Philosophy On Stage - new approaches to knowledge at Tanzquartier Wien

An international cast is bringing fresh momentum to the current debate on education at the Tanzquartier Wien contemporary dance centre. A season of lectures and performances at special "dance labs", entitled "Education acts. Kunst macht Bildung", is putting the spotlight on the usefulness of education. The project, supported by the Austrian Science Fund - FWF, picks up the theme of the successful Philosophy On Stage programme held last autumn at the MuseumsQuartier arts centre. Like its predecessor it should attract large audiences.

Science in action: performance artists offer illumination to science. © Use of this photo for editorial purposes is free of charge, subject to attribution: Arno Böhler, wiener kulturwerkstätte GRENZ-film

In the current controversy on the Austrian school system, the arts are not only defending their place in the curriculum, they are also enriching the debate by taking up theoretical positions of their own. Under the "Education acts" banner, internationally renowned artists are developing performances at five different dance labs at the Tanzquartier which are analysing artistic learning and working methods. The aim is to critically examine the value of education whilst showing how artistic performances themselves can create new or different forms of knowledge. The artistic work will be accompanied by a series of public lectures, due to begin in mid-May, which will explore the limits of the power and possibility of education. The Education acts project, which will run for two years, is based on research cooperation between an FWF project, the University of Vienna and Tanzquartier Wien.

Making truth happen
Education acts is part of a wider, three-year FWF research project on The Materiality and Temporality of Performative Speech Acts, led by Dr. Arno Böhler, a lecturer at the University of Vienna Department of Philosophy and Susanne Granzer, a professor at the Max Reinhardt Seminar in Vienna (Drama Department). Dr. Böhler commented: "Our research project, entitled Philosophy On Stage, is concerned with philosophically addressing the performative nature of knowledge and artistically testing it out with lecture performances. We do this by performing scholarly texts on stage. This makes it apparent that knowledge takes on a wholly new and different character through its portrayal on stage, when it relies on sensory and bodily expression. Our research approach focuses on the way that performances influence performed knowledge, and transform the truth claims of that knowledge."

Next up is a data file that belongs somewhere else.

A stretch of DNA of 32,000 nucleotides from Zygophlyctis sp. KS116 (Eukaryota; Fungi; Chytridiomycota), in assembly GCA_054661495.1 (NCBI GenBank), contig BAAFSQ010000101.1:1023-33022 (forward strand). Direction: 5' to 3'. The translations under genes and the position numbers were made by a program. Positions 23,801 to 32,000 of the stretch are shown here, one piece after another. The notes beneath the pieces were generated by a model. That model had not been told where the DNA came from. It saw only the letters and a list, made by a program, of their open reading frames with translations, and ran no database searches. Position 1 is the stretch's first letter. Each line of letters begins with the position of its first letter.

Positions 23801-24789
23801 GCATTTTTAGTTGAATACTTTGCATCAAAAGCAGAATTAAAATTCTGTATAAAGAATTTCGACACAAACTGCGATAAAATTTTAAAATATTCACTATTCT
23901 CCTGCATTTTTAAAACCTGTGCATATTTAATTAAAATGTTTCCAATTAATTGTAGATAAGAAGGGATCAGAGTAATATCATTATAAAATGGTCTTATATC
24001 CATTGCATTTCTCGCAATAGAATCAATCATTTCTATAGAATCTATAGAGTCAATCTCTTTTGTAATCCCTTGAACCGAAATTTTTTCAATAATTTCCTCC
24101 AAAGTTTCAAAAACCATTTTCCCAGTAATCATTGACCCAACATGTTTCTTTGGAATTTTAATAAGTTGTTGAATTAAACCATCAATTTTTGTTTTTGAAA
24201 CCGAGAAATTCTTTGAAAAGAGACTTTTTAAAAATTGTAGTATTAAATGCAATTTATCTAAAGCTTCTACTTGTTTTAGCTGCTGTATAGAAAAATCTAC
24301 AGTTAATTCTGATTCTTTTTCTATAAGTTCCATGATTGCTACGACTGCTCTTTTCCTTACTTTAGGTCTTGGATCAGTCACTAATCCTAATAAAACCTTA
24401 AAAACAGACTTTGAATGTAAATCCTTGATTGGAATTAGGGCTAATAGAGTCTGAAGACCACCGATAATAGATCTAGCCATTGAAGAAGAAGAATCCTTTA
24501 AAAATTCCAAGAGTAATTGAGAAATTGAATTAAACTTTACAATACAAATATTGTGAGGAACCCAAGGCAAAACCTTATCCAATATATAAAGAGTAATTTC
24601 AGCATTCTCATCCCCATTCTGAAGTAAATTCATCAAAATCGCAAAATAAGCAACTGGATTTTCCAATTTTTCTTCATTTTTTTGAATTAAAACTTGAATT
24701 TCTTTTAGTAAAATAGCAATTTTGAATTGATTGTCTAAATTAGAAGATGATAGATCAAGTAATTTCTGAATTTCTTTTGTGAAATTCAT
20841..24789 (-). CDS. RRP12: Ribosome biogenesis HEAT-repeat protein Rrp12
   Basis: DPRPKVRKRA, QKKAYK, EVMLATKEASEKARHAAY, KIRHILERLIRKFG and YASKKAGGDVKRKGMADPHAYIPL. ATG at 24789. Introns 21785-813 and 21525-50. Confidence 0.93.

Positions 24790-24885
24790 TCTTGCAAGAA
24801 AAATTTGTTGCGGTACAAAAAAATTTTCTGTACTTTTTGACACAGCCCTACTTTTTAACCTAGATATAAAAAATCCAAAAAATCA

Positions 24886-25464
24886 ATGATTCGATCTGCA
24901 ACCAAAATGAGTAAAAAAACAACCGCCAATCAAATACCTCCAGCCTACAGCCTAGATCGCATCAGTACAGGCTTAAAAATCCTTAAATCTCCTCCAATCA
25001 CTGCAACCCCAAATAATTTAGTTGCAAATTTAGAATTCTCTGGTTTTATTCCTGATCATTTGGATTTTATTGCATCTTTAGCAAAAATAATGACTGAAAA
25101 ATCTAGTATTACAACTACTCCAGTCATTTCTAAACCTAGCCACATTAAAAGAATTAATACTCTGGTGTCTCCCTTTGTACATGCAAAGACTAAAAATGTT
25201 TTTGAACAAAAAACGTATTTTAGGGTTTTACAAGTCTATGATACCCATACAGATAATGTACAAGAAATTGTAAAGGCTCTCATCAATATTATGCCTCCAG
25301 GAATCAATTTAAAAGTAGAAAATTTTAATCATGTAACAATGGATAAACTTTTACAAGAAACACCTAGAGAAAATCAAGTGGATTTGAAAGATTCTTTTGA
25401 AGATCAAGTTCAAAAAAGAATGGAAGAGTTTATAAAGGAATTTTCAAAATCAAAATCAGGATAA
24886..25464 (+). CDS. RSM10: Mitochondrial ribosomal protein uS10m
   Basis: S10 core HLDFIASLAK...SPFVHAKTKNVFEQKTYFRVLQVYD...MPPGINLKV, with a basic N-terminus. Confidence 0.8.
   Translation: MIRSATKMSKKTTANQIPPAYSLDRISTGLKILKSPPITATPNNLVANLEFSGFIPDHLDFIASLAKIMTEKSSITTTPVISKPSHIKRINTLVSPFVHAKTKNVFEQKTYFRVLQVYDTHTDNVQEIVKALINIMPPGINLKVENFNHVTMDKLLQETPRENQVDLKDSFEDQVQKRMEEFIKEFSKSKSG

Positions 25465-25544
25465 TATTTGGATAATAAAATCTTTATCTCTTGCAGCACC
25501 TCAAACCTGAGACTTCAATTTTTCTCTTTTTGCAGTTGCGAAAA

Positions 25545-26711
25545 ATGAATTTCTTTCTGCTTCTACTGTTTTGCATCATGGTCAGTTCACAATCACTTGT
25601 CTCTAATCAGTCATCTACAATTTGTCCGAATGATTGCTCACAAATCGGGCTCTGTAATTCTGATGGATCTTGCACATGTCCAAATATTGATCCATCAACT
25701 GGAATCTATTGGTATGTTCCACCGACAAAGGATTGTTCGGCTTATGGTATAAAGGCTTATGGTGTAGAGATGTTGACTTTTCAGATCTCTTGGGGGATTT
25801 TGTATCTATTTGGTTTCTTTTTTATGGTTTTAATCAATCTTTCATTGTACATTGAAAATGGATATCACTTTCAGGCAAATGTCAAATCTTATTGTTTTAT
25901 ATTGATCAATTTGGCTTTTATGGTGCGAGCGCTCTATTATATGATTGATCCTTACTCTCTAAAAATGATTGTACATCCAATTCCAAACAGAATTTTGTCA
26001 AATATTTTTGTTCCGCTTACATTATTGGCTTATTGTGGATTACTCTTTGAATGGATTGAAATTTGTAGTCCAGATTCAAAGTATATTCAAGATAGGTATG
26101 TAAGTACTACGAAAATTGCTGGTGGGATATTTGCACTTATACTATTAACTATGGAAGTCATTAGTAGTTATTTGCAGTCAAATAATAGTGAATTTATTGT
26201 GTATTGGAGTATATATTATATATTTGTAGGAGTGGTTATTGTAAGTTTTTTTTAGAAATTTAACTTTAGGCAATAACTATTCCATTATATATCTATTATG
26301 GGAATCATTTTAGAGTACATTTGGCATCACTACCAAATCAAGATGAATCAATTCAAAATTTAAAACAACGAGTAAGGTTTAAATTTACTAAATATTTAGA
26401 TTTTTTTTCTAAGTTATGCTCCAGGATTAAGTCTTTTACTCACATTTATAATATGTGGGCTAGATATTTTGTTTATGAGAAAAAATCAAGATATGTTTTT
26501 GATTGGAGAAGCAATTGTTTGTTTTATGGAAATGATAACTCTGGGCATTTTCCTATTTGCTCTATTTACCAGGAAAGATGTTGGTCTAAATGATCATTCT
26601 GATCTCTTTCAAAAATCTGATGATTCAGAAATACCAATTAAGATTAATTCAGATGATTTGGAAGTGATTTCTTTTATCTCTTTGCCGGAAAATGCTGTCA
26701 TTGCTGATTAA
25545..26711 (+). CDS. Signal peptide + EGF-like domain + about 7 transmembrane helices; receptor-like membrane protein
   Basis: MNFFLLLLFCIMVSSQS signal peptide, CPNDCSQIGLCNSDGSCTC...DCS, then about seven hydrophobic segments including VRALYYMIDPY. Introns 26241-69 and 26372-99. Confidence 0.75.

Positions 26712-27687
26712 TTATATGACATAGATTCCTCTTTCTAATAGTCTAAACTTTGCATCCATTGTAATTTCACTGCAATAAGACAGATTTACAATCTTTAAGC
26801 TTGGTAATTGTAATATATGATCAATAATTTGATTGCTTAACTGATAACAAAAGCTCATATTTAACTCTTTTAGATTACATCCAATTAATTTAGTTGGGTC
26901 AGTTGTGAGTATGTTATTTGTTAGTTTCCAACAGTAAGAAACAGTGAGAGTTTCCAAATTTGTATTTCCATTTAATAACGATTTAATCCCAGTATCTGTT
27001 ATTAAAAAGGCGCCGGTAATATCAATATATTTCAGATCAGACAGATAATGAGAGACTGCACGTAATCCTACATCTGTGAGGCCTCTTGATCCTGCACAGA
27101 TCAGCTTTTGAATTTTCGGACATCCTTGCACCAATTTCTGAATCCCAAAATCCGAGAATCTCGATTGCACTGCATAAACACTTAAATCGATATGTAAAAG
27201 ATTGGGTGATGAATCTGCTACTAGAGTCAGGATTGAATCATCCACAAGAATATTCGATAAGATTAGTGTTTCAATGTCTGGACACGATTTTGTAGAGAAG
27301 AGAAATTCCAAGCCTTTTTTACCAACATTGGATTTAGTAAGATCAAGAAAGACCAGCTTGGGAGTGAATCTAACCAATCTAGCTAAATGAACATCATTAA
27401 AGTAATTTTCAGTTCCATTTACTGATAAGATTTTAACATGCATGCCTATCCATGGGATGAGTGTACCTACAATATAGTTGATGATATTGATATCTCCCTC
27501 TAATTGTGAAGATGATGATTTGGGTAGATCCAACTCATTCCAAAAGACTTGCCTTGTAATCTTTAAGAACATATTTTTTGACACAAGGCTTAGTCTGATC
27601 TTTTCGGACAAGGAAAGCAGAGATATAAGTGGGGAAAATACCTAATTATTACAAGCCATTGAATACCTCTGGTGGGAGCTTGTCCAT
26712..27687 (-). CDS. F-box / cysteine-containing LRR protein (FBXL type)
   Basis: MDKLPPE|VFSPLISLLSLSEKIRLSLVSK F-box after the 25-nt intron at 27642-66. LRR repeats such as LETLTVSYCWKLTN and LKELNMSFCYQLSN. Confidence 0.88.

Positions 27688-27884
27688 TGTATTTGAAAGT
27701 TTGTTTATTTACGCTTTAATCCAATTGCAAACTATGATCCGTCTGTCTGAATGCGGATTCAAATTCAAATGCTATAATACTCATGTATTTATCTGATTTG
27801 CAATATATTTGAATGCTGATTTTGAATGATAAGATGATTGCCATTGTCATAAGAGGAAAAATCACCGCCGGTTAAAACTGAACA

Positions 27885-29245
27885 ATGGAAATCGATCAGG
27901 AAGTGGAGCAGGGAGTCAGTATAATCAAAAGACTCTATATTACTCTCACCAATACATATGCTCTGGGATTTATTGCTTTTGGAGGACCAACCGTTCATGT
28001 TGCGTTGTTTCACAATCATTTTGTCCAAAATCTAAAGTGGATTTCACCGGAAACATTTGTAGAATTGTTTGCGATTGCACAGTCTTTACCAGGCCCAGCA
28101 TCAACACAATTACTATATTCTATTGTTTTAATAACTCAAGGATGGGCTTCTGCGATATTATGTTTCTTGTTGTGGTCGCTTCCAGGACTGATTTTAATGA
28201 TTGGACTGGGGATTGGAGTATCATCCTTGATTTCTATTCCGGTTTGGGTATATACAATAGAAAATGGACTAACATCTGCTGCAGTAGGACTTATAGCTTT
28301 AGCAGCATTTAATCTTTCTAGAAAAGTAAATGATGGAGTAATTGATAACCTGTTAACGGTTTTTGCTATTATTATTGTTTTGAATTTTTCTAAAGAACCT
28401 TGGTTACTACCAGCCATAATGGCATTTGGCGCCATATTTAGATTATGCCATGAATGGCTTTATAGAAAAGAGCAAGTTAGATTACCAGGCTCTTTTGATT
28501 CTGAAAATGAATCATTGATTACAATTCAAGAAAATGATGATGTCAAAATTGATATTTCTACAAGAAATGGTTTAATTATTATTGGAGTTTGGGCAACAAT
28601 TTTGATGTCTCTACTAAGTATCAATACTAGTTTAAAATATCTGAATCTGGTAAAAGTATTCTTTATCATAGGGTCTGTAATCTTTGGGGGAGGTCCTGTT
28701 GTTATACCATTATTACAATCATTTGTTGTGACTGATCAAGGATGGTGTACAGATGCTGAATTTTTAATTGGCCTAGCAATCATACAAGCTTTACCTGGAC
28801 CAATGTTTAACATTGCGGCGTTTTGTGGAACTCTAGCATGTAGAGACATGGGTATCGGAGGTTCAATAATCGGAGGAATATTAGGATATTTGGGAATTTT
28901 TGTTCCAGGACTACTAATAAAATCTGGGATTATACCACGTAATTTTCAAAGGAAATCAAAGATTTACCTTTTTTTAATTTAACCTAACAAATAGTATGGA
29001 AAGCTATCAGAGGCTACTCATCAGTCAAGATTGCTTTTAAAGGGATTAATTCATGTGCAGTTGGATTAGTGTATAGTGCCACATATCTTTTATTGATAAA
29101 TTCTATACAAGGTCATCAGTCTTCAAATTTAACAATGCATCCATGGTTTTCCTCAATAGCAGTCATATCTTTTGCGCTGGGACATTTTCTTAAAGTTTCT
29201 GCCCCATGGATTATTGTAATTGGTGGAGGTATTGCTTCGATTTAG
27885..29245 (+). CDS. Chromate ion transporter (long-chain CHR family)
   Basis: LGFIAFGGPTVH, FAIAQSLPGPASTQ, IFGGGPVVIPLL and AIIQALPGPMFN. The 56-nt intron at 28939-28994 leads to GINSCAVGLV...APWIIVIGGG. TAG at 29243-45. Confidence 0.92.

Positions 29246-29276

This theory of this process, known as "performative turn", has its roots in philosophy, and in cultural and linguistic studies. At the heart of the "turn" is the view that knowledge does not exist independently of the act of its performance, as the enactment of knowledge is itself an elementary component of exhibited and performed knowledge.

Experiments on stage
Philosophical texts were successfully performed last year during the three-day Philosophy on Stage event at the MuseumsQuartier. Dr. Böhler said: "One reason why the event worked so well was the fact that while developing the artistic treatment of the academic texts more and more twists emerged which changed their meaning in surprising ways. The huge response - all three evenings were sold out - was testimony to the public demand for research projects like this. Because of this we have just decided to put on the Philosophy on Stage lecture-performances again in a revised form at the Vienna Schauspielhaus, in June 2007."

Böhler is hoping for similar success with the current Education acts experiment which, like the Philosophy On Stage project, is being supported by the FWF. By funding this project at the interface of philosophy and art the Fund is also, as a spin-off, helping to bring a breath of fresh air into the debate on education.

Scientific Contact
Dr. Arno Böhler
University of Vienna
Department of Philosophy
Universitätstraße 7
A-1010 Vienna, Austria
M +43 / 664 / 512 6567
arno.boehler(at)univie.ac.at

The Austrian Science Fund FWF
Mag. Stefan Bernhardt

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